# How do polar protic solvents stabilize the chloride and bromide ions?

Sep 19, 2015

In addition to dipole–dipole interactions, polar protic solvents are capable of intermolecular hydrogen bonding.

#### Explanation:

In addition to dipole–dipole interactions, polar protic solvents are capable of intermolecular hydrogen bonding, because they contain an O – H or N – H bond. The most common polar protic solvents are water and alcohols (ROH), as seen in the examples in the Figure below. Polar protic solvents solvate both cations and anions well.

How do polar protic solvents affect nucleophilicity? In polar protic solvents, nucleophilicity increases down a column of the periodic table as the size of the anion increases.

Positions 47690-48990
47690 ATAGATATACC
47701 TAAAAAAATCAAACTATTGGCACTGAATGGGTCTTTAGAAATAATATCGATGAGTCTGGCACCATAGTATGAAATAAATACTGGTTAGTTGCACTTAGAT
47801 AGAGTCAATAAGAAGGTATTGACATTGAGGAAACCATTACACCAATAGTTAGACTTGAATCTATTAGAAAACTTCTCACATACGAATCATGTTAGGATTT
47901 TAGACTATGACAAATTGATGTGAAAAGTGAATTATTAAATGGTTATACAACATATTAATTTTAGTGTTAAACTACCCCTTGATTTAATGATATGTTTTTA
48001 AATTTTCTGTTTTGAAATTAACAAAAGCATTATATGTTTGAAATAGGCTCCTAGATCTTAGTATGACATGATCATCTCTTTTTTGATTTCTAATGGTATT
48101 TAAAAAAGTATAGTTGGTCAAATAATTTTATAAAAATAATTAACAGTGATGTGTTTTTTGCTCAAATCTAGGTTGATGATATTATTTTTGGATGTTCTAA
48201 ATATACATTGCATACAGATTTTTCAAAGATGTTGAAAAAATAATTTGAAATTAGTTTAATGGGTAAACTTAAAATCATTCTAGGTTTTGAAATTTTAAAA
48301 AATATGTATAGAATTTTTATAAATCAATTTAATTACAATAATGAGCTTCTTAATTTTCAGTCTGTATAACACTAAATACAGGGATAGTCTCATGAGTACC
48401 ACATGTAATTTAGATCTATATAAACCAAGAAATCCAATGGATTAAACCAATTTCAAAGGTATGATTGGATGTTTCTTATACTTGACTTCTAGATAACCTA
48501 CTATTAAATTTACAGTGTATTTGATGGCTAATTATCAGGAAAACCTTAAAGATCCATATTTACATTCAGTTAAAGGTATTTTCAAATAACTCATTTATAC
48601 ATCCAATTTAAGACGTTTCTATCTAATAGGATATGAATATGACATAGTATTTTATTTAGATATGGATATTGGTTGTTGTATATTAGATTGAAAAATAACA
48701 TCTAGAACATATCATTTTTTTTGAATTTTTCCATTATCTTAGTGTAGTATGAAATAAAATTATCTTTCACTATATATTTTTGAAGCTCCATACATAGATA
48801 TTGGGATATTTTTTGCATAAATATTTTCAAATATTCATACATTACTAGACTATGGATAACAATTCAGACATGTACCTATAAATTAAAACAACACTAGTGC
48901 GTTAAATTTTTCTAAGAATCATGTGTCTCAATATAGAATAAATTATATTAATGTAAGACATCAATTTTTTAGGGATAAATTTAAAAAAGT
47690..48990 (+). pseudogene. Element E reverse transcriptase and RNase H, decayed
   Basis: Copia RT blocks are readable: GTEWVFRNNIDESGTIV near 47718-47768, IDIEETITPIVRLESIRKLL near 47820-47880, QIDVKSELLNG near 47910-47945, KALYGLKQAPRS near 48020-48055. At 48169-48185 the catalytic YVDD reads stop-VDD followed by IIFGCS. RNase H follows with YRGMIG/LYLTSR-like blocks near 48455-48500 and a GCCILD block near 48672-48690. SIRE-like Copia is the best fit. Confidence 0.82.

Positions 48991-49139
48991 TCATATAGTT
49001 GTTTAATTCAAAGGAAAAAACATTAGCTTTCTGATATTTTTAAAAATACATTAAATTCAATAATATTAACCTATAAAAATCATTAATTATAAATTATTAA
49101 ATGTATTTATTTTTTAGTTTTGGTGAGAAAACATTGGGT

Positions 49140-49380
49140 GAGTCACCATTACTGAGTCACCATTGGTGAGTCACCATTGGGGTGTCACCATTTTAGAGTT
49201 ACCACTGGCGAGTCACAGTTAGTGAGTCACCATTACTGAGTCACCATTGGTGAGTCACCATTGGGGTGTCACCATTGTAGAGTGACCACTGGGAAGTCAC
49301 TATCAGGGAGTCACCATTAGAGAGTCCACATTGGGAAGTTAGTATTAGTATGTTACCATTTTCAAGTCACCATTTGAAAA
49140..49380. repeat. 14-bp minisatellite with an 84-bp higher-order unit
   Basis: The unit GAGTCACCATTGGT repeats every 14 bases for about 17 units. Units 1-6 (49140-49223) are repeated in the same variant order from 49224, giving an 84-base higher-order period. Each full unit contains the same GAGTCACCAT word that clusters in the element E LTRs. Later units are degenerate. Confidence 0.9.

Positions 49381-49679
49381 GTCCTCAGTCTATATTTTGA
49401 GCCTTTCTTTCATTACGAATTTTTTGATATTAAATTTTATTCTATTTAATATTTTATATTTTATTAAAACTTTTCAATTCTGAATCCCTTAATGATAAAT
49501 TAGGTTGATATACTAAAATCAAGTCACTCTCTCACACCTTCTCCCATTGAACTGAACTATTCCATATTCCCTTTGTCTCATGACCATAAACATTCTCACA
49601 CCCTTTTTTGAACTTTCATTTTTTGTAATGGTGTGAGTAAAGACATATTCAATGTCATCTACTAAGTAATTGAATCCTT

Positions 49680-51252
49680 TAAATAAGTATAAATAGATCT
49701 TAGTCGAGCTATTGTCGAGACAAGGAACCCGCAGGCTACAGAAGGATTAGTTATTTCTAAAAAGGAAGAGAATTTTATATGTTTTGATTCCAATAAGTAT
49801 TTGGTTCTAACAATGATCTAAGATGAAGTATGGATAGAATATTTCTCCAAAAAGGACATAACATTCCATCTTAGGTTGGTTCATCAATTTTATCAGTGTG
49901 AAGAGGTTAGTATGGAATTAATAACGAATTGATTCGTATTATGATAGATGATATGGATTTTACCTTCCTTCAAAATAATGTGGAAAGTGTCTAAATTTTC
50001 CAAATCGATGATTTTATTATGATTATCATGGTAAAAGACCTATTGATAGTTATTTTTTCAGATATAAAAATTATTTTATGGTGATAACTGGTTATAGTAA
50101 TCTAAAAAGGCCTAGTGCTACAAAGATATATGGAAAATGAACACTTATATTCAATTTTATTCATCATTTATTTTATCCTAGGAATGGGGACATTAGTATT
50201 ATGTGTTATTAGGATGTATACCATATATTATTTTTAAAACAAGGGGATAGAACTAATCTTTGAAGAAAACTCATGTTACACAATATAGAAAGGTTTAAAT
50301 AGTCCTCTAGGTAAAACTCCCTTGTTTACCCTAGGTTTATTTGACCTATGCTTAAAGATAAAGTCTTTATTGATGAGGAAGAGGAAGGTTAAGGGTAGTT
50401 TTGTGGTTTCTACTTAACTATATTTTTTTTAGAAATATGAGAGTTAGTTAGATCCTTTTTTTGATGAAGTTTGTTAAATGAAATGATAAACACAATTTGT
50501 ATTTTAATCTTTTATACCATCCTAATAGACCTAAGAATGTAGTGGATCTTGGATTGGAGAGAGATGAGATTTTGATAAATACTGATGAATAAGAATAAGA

This is opposite to basicity. A small electronegative anion like ${F}^{-}$ is very well solvated by hydrogen bonding, effectively shielding it from reaction. On the other hand, a large, less electronegative anion like I^– does not hold onto solvent molecules as tightly. The solvent does not “hide” a large nucleophile as well, and the nucleophile is much more able to donate its electron pairs in a reac- tion.

Thus, nucleophilicity increases down a column even though basicity decreases, giving rise to the following trend in polar protic solvents:

This was taking from the text book: Organic Chemistry-Janice Gorzynski Smith 3rd Ed